The biggest obstacle I met when testing this plan was that I had too slow of a clock and often flooded, so that I would die to their burn spells in the late game. They have Blood Moon often enough that I don’t think Scapeshift is the answer. I started out without Relic of Progenitus in my deck, but I came to the conclusion that we do want the cycling and the ability to better control phoenix.
Sideboard against Ad Nauseam
And we end on a low note. Valakut vs Ad Nauseam is probably one of the most lopsided matchups in Modern. Not only are they a spell-based combo deck – already bad news for Valakut – they can also easily stop you with Angel’s Grace, Phyrexian Unlife and Pact of Negation. Plus they board in Leyline of Sanctity and Thoughtseize!
You just have to bring your enchantment and artifact destruction, hope you can destroy some key piece or that they brick for so many turns that you can kill them with Titan. Or hope they don’t have Leyline of Sanctity and you race them with Scapeshift.
Last time I played this matchup, I even lost to Simian Spirit Guide beats. Now THAT’S embarrassing!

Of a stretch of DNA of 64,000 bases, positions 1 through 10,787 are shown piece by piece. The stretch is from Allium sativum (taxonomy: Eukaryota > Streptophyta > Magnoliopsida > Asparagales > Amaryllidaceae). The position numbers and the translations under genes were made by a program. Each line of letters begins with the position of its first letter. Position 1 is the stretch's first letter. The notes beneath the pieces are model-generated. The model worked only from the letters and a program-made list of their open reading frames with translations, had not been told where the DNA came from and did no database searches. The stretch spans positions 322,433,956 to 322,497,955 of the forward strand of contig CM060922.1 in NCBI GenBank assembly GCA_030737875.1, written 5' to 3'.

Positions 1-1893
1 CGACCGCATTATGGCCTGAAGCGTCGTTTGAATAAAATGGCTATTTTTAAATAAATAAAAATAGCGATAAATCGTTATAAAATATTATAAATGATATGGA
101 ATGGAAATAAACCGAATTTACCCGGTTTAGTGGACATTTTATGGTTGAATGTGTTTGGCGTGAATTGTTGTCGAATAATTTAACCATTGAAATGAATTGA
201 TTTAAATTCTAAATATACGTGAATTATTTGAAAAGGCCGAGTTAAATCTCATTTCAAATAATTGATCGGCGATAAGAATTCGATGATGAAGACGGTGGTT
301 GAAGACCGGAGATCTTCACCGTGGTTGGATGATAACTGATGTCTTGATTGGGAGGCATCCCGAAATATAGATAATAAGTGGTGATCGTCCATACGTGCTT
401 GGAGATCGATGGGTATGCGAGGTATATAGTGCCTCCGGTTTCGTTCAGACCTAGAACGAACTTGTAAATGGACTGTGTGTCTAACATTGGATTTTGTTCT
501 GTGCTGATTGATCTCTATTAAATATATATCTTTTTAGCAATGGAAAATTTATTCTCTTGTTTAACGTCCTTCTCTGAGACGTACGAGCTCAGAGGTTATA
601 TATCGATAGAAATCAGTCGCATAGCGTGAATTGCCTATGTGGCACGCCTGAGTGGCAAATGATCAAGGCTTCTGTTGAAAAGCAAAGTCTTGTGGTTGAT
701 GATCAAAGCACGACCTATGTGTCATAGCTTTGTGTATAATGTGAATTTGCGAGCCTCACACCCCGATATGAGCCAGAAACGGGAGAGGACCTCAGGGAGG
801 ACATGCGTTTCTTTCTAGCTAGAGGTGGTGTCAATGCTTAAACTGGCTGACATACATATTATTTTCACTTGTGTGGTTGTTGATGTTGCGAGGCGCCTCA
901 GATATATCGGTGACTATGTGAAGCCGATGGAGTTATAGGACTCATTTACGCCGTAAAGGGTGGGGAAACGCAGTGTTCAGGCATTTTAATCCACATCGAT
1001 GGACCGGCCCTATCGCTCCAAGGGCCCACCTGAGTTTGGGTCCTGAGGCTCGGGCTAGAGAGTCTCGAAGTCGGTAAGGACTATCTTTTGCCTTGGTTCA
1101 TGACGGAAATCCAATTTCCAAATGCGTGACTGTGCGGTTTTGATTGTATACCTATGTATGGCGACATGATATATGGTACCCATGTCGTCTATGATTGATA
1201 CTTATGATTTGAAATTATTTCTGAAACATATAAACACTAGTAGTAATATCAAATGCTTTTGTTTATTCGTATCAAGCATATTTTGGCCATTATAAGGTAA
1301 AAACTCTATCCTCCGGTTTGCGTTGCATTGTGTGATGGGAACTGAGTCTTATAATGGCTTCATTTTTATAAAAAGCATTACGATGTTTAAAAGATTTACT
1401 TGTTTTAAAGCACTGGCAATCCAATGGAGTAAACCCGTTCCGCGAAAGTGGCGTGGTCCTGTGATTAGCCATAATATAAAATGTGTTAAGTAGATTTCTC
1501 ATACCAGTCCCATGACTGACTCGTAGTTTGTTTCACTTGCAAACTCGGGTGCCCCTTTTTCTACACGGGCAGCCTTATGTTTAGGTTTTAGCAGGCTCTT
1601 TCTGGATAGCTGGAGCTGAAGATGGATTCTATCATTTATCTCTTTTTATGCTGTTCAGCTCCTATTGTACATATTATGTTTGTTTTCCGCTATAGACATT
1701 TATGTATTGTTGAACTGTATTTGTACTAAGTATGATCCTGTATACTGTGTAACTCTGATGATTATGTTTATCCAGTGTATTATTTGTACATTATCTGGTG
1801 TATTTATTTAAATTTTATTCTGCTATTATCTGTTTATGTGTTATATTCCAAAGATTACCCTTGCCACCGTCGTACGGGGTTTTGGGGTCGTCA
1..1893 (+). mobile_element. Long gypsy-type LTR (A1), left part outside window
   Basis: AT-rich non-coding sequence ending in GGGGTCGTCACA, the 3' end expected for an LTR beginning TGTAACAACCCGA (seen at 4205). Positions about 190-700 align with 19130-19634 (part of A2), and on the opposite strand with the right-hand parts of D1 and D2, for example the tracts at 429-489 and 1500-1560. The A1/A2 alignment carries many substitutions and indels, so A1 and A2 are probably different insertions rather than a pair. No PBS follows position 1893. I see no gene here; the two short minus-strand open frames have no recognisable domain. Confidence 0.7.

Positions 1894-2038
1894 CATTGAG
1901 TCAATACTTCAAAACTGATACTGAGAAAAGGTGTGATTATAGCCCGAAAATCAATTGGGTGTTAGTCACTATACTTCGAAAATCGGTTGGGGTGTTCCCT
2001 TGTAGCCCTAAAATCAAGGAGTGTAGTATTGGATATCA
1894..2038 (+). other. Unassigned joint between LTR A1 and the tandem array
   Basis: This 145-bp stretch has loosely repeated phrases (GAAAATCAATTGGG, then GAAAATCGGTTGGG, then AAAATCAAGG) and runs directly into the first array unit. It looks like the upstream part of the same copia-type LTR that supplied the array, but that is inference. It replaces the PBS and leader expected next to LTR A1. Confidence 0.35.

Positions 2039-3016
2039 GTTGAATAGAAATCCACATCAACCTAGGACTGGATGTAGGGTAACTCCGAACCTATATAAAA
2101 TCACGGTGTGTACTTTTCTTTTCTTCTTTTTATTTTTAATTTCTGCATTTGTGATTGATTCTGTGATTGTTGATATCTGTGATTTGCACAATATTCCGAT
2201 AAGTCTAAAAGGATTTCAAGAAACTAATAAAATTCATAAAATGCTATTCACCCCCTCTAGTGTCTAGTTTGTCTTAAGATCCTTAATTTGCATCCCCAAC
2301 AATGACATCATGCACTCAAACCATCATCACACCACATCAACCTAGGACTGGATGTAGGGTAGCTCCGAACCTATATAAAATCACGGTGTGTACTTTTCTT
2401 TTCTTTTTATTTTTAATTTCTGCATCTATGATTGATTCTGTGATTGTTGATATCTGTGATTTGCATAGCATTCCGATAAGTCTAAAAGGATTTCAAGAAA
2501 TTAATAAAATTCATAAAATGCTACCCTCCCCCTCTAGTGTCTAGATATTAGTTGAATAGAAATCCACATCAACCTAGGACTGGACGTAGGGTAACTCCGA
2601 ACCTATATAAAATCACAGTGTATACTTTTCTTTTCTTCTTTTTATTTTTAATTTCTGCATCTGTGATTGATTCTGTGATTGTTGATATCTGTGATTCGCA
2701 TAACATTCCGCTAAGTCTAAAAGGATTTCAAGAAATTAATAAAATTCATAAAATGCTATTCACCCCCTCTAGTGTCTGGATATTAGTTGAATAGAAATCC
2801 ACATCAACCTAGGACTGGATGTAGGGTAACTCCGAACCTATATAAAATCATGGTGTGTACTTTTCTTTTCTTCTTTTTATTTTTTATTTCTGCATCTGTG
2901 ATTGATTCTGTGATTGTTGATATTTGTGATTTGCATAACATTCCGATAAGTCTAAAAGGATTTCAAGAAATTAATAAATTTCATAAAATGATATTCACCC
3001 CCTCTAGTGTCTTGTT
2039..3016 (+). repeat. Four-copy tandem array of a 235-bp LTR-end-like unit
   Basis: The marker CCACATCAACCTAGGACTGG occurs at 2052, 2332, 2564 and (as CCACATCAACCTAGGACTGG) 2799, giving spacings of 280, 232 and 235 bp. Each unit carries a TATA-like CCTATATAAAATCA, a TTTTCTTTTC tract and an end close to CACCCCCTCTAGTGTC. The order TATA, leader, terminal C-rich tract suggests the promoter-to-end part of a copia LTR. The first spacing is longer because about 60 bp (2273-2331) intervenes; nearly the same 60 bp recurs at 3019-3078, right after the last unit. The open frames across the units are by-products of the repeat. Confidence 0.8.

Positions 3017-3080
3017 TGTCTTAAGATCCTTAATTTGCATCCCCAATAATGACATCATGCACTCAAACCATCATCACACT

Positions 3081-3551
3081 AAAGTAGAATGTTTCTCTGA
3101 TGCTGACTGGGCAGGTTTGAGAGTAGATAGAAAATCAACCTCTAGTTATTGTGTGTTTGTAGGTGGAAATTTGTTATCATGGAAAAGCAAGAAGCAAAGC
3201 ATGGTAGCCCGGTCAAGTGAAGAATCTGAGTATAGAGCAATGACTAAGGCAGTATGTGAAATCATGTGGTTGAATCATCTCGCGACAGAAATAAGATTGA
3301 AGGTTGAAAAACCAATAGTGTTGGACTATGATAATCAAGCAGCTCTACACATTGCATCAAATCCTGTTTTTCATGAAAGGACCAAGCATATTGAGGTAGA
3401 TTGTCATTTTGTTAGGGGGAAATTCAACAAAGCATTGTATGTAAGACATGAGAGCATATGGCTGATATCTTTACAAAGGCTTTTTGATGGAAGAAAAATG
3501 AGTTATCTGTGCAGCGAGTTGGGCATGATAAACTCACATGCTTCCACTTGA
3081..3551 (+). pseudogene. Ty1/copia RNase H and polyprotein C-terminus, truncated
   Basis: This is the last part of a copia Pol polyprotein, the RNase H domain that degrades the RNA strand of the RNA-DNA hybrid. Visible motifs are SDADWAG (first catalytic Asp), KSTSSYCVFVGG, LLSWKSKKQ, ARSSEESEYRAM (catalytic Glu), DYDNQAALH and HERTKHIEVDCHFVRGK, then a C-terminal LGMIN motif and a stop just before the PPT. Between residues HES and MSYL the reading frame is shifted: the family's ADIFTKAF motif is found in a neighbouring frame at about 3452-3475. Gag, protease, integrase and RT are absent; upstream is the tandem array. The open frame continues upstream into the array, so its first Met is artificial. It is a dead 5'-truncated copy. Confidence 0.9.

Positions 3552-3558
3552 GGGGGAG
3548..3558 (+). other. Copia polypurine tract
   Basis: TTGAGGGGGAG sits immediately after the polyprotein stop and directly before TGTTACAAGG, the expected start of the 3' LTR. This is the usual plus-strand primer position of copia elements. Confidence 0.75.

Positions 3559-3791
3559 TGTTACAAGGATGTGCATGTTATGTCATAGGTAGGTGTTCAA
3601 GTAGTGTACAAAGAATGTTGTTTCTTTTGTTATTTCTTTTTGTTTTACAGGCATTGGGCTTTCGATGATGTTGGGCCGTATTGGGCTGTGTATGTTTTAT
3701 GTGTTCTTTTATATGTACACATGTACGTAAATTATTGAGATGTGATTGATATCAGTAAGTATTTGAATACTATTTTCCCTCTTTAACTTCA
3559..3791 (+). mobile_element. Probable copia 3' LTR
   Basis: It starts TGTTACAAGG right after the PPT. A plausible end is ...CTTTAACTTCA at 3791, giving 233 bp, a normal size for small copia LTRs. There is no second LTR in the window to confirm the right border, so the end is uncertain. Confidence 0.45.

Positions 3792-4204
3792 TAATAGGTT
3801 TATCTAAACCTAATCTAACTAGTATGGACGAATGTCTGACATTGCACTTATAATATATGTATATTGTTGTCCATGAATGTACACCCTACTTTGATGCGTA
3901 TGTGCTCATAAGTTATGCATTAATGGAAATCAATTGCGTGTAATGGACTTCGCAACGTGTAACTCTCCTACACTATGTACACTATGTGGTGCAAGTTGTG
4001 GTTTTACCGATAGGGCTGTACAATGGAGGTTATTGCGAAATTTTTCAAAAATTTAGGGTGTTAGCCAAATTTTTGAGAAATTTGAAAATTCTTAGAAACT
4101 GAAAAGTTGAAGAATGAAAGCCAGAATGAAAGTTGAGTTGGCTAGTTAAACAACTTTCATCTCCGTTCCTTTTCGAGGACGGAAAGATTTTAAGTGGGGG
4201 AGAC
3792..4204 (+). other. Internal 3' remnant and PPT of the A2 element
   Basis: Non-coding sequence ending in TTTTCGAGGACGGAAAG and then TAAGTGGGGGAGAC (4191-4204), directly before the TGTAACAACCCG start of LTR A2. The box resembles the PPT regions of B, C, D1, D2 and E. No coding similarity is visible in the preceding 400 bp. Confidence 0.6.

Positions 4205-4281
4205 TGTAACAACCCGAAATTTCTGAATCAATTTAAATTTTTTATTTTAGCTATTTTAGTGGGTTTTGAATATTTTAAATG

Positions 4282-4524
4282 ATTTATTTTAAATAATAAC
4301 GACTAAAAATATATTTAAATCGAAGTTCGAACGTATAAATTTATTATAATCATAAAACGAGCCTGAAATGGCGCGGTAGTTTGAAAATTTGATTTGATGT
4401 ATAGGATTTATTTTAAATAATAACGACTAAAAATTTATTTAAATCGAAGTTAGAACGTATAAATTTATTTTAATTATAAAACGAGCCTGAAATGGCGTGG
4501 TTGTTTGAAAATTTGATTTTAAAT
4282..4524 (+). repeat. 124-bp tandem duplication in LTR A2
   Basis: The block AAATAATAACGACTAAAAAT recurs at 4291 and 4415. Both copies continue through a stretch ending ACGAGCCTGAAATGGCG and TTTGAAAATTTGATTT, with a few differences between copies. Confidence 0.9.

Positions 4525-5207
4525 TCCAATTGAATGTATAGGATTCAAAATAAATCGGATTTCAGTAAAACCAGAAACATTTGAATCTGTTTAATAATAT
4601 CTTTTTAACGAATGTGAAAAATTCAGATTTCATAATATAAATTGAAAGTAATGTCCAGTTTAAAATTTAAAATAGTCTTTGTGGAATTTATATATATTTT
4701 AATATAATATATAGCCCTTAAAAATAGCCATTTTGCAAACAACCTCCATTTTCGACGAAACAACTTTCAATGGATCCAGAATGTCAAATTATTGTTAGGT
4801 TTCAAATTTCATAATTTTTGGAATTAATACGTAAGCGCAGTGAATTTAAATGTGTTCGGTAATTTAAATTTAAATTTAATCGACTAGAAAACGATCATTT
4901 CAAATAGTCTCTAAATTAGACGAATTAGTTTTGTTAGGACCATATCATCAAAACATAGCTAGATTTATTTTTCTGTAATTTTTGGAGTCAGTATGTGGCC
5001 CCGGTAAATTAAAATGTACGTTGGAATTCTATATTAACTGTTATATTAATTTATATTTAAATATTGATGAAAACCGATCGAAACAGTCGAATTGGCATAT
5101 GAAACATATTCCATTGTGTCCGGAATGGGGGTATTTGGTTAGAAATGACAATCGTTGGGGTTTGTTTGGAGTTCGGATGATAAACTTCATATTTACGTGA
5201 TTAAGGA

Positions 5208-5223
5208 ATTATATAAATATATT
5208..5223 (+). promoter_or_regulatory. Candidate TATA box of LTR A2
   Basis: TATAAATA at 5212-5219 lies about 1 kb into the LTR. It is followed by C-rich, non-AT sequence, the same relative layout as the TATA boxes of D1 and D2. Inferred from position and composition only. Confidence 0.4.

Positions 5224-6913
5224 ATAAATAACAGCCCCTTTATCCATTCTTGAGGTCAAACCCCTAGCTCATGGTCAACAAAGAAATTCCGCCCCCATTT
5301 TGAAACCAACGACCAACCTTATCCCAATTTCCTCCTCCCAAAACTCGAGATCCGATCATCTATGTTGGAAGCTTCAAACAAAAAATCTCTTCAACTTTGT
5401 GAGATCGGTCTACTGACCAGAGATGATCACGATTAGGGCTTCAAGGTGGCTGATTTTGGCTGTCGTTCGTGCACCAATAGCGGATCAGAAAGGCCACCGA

General sideboarding conclusions
As you can see, no card is safe from getting boarded out. Well except for our lands of course, though it isn’t the worst to take out a single Valakut, the Molten Pinnacle on the draw if you don’t expect the matchup to come down to a natural Valakut draw.
And of course Wood Elves still remains safe. For now… I’m sure you can come up with reasons to cut it in some matchup.
It’s quite unique that a Modern deck has so much flexibility when it comes to sideboarding, and I think that understanding this crucial part Valakut is the kernel of understanding the deck itself. Here’s hoping I gave you some useful insights into my inner magma chambers.
Until next time, may all your opponents always play their first shockland untapped!